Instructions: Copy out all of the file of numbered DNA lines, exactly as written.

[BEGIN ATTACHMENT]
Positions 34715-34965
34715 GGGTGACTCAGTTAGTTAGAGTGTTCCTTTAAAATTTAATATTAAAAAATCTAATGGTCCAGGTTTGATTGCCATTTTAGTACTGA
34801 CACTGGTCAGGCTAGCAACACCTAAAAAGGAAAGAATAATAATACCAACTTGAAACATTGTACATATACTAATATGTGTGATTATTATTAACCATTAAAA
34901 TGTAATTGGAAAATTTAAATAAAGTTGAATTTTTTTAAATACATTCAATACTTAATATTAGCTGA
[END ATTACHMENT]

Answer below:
Positions 34715-34965
34715 GGGTGACTCAGTTAGTTAGAGTGTTCCTTTAAAATTTAATATTAAAAAATCTAATGGTCCAGGTTTGATTGCCATTTTAGTACTGA
34801 CACTGGTCAGGCTAGCAACACCTAAAAAGGAAAGAATAATAATACCAACTTGAAACATTGTACATATACTAATATGTGTGATTATTATTAACCATTAAAA
34901 TGTAATTGGAAAATTTAAATAAAGTTGAATTTTTTTAAATACATTCAATACTTAATATTAGCTGA